Diabetes can cause nerve damage and numbness, as well as decreased circulation that makes it harder for your body to fight infection. Patients with numbness problems may not notice if they injure a foot. Hence a diabetes test for foot exam is recommended. A resulting infection may not heal well, and skin and other tissue may die. In a small minority of cases, the problem progresses into a complication that requires amputation.
Remove your socks and shoes each time you visit your doctor as a reminder for him or her to check your feet for sores and infections.
Once or twice a year, your doctor should do a more thorough foot exam. Ask him or her to make sure your foot nerves and blood circulation are all right.
Between doctor’s visits, follow a daily routine of caring for your feet and inspecting them. Carefully check the top and bottom of your feet and between your toes. Look for sores or ulcers, breaks in the skin, blisters, redness that suggests an infection, ingrown toenails, or any other changes that worry you. Report any problems to your doctor right away.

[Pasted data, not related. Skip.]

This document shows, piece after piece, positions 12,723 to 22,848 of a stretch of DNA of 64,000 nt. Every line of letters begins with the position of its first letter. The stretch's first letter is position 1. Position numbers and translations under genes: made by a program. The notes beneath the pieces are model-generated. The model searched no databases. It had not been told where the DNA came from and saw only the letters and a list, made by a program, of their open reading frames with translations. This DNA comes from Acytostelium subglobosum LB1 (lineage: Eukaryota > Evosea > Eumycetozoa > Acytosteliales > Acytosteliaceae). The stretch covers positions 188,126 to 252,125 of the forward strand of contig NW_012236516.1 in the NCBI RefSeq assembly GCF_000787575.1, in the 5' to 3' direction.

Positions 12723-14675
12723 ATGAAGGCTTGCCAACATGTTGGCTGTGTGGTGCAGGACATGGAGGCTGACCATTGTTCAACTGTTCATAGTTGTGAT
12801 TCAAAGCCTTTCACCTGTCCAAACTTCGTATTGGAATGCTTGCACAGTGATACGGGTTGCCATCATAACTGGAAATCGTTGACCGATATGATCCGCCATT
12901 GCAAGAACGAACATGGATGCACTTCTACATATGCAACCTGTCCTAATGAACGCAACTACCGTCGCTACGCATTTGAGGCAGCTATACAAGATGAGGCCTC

Other preventive tips:
- Protect your feet with comfortable shoes that fit well. Before you put on shoes, always check to make sure there are no pebbles or other objects inside.
- Test water temperature before you put your feet in to prevent burns.
- Wash your feet daily with soap and water and dry them thoroughly to help prevent infection.
- After bathing, moisturize dry skin on your feet with lotion, petroleum jelly, lanolin, or oil to prevent skin from cracking, which can lead to infection. Don’t put lotion between your toes.
- Ask your doctor to show you how to trim toenails. Soak your feet in lukewarm water to soften nails and trim them straight across to avoid ingrown toenails.
- If you have corns or calluses, have them checked and removed by a podiatrist, a health care professional who specializes in managing foot diseases.
- Exercise regularly and avoid smoking to promote good circulation.
- Don’t walk around barefoot.